What is it that is successfully being carried over into a very alien and ‘other’ form of words than its original used?
But maybe you are not with me? Maybe you are like myself when I was a teenager and a student, and the language of Psalm 15 just does not grab you?
Addressing this difficulty, your not responding to the ‘attack’, as musicians call it, of the Psalm, I can only say that as a youth I felt that the recommendations of the character traits of the person whom God will never allow to be shaken seemed in those naïve and idealistic days well possible, easily attainable for myself and for men and women in general. These character traits then were no great shakes and presented themselves to me at the time as not just obvious but trite because so clearly available and possible for humanity
In short, I lacked the life experience that was necessary for me to have before I could fathom the depth, the subterranean billions of mycelium connections upon which the truth of this Psalm draws for its powerful nourishment.
I did not know, could not know, yet, that the simplest truths are best expressed simply; and are stated in such a way successfully, only by way of the light of much and seriously intricate life experience.
Samuel Johnson, The Great Cham of Literature, once magisterially stated that to write one book a person would have had to have read many books. Likewise, to write such Psalms, my understanding is that a Psalmist would have had to have experienced such a lot of life’s trials and embroilments; and have been able to draw the apposite lessons from these and then next to have been able to collate them and so eventually to have come to a connected vision in his mind of the profound metaphysical and existential significance of that experience.
So in this way the Psalm becomes a statement of an ideal; the portrait of the ideal person when one is imagining looking out of God’s eyes upon such. So what is here presented in Psalm 15 is not a callow facile idealistic picture which the freshness of youth only is able to maintain in the mind; instead here is a projection after long consideration of the Psalmist’s sense of God’s understanding of who might be an ideal person.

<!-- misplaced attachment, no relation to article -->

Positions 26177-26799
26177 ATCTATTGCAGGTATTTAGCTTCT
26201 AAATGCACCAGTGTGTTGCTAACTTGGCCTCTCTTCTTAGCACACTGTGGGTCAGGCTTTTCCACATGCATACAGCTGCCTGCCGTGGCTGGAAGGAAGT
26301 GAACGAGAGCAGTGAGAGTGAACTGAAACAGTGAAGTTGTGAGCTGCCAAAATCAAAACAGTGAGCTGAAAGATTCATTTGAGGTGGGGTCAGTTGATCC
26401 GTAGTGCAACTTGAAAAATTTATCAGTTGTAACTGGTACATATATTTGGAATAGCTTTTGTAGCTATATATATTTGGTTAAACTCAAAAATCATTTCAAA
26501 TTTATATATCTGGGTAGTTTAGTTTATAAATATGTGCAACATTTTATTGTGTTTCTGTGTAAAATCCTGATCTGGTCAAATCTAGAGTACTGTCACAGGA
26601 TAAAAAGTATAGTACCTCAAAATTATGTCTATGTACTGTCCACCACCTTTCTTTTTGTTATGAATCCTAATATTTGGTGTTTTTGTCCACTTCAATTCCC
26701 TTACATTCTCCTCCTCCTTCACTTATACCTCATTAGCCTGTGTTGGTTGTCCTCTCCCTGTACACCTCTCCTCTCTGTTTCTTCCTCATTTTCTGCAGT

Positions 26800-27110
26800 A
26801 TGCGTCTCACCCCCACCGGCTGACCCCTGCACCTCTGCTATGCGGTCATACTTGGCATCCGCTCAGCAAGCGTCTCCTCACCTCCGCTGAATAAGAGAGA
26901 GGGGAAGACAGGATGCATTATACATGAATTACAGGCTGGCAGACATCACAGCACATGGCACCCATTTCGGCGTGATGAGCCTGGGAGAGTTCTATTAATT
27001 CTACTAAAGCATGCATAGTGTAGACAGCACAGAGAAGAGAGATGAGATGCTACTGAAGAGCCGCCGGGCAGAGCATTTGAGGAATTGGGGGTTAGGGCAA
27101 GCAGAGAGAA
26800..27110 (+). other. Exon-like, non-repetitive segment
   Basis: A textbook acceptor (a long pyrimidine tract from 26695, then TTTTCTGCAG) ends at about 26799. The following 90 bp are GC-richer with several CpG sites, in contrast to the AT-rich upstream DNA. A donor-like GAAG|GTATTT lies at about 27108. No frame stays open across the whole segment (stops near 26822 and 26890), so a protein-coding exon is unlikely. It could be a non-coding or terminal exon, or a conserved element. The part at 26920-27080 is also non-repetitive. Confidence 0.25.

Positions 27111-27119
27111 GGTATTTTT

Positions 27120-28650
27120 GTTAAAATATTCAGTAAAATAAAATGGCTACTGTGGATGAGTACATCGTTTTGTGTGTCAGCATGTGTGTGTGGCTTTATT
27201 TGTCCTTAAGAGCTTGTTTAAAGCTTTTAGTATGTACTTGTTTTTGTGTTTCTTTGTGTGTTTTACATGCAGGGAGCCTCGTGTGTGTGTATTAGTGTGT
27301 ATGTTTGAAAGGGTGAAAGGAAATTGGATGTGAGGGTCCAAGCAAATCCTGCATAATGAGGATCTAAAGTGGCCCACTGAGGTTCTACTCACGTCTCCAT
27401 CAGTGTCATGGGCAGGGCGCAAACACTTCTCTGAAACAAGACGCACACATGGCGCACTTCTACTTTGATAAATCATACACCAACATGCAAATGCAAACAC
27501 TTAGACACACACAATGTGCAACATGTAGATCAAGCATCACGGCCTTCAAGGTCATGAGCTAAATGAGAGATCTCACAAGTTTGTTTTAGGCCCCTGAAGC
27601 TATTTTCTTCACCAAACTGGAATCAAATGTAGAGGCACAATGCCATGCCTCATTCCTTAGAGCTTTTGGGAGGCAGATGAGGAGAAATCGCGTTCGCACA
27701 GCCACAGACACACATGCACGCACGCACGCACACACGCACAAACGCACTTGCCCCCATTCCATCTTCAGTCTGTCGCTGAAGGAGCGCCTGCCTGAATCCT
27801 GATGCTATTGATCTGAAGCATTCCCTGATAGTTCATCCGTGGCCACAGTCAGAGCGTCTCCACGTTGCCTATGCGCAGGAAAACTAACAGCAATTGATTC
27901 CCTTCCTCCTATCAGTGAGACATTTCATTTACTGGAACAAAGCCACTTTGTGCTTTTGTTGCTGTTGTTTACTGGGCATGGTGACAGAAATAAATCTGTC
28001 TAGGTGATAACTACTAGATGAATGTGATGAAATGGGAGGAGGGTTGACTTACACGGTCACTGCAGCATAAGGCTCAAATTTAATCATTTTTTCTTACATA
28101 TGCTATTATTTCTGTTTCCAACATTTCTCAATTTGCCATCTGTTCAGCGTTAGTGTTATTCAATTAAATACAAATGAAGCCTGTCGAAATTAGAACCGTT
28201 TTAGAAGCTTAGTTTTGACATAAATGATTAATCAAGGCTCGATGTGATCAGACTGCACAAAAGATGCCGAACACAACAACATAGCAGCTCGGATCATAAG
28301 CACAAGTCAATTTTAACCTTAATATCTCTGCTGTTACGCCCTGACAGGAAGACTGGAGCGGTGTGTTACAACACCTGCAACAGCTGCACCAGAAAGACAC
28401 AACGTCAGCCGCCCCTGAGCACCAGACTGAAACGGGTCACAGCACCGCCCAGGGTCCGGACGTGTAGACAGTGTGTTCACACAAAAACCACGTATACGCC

This is what believers in God like myself hope for – that our lives, although they may have been led vainly, been tough, facile, idle, feckless, and so on, they have nonetheless been so to good purpose; and have been made so deliberately, so that out of a life led like a lion in a wilderness of brutish grossness, might have come forth a sweetness of God’s directing and endowment.
‘The LORD is good and does what is right; he shows the proper path to those who go astray’__‘The LORD is good and does what is right; he shows the proper path to those who go astray’
Of course my understanding of these things might be merely fantastical; a rationalisation after the fact; but is not history itself such a rationalisation, an attempt at making sense of things? And if so, should I be ridiculed for making an effort to do so with my otherwise unexamined, and absurdly perplexing, life and times?
This, I believe, is what is being carried over, through into the English of the NIV version of the present age; transferring from the ancient Hebrew (and Greek?) in this Psalm and in The Bible in toto par excellence.